• Most people, I believe, have been good citizens…thinking of others in this desperate time. Most are trying to support businesses as much as we can, and most of us are trying to help our neighbors. I know I’m trying to do business with local companies as much as I can. A friend posted yesterday on Facebook that her family’s chicken business is doing home deliveries. I’m placing my order now for a delivery tomorrow. Our teenage daughter will be thrilled to have some chicken tenders in the house, and I’ll be happy to have some wings!
  • The environment is appreciating the quarantine, I’m sure. I saw on the news that people can actually see through the water in the Venice, Italy, canals now…something that hasn’t happened in years, apparently.
  • My knitting skills are being put to good use, and next week, I’m going to have a virtual knitting circle with some friends via the Zoom app. Some of them know how to knit, and some don’t, so I’ll be trying to teach them “remotely.” I think it will be fun! As for now, I’m working on a baby blanket and baby hat for a friend who has a new baby. Knitting is very calming…a good thing right now, for sure.
  • I’ve had lots of time to catch up with friends by telephone. We are all so busy in “normal” life that we sometimes lose touch with people we love. Without errands to run or volunteer work to do, I’ve had a lot more quiet time at home. During my newfound quiet time, I’ve had time to chat with friends and family all over the country…at length! I have laughed and laughed with friends and family. We all know laughter is the best medicine, and I have some really funny friends and family.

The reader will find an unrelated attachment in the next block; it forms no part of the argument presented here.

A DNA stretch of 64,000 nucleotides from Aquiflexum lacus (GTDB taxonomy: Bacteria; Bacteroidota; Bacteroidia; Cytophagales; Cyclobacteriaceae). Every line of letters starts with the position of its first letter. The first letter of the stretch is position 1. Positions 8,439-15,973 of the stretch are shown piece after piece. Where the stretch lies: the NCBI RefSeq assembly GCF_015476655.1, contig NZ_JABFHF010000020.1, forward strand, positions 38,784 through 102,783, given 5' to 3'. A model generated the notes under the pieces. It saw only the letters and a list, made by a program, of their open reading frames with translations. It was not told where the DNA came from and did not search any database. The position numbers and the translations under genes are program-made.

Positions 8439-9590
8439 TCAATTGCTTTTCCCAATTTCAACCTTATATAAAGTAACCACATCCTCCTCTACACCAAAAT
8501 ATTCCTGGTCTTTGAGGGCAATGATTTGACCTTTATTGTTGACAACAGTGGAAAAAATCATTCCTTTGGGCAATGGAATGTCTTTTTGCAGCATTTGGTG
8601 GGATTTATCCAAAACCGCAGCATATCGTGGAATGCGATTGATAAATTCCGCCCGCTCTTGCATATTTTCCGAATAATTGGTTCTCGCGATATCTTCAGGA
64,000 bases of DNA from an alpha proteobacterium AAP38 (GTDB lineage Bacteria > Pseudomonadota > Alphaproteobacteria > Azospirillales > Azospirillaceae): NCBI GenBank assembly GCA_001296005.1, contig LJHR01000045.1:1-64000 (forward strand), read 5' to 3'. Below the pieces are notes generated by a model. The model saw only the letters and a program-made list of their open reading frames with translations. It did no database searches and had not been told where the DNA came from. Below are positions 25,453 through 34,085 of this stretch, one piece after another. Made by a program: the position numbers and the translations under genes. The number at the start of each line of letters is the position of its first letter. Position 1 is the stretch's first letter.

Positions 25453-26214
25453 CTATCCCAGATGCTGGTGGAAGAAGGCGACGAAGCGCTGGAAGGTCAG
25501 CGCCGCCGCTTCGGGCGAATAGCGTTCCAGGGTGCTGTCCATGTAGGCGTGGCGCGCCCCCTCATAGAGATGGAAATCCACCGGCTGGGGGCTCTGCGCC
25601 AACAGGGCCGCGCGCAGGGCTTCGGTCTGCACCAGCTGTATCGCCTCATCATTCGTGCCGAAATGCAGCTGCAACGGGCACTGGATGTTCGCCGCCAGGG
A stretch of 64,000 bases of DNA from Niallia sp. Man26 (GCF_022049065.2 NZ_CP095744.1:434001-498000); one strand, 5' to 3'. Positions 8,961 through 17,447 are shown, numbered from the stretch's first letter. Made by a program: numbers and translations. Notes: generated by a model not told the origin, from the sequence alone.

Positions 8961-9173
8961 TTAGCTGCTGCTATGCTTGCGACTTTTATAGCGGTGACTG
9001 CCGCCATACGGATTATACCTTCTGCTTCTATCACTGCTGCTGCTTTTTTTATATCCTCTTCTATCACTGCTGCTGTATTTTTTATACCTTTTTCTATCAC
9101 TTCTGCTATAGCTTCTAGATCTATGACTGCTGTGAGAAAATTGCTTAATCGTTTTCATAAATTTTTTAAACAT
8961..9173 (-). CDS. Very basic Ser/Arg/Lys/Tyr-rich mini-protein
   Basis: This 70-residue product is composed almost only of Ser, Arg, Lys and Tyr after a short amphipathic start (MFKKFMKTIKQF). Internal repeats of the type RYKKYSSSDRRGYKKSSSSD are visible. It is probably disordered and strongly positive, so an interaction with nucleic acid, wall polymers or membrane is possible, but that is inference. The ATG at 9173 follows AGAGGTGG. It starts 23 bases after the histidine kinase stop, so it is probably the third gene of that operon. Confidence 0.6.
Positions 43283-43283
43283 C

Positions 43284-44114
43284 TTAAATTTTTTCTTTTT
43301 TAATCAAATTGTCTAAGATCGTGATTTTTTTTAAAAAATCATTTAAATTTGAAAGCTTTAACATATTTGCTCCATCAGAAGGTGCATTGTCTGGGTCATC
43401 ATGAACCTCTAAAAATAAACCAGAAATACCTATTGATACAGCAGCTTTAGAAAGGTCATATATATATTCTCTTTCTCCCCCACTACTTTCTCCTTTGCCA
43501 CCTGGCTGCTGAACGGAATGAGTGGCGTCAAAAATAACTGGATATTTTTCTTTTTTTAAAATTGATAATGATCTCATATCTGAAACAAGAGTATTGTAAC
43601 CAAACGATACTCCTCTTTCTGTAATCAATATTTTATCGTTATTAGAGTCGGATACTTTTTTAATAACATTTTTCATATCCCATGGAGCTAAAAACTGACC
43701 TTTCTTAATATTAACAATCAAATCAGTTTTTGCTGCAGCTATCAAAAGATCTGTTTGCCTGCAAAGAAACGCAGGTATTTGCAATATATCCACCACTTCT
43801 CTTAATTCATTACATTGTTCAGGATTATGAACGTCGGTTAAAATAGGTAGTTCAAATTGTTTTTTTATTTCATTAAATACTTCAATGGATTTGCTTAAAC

• Ordering gardening seeds has been super easy online, so I’ve ordered flower and vegetable seeds that I’m expecting to arrive sometime in the next few days. I even ordered the supplies I needed to get started. I plan to use our little poolhouse out back as a makeshift greenhouse till it’s warm enough for me to transfer seedlings to the ground. (If I didn’t have the little poolhouse, I’d find somewhere else.) I’ll actually be ahead of the curve this year with my garden instead of behind the curve like I usually am! Maybe I’ll have an even more beautiful garden! And I’m motivated to try to grow more food instead of just flowers, corn, and tomatoes. Maybe I’ll have some beans and brussels sprouts too! Time will tell, but I’m looking forward to getting started!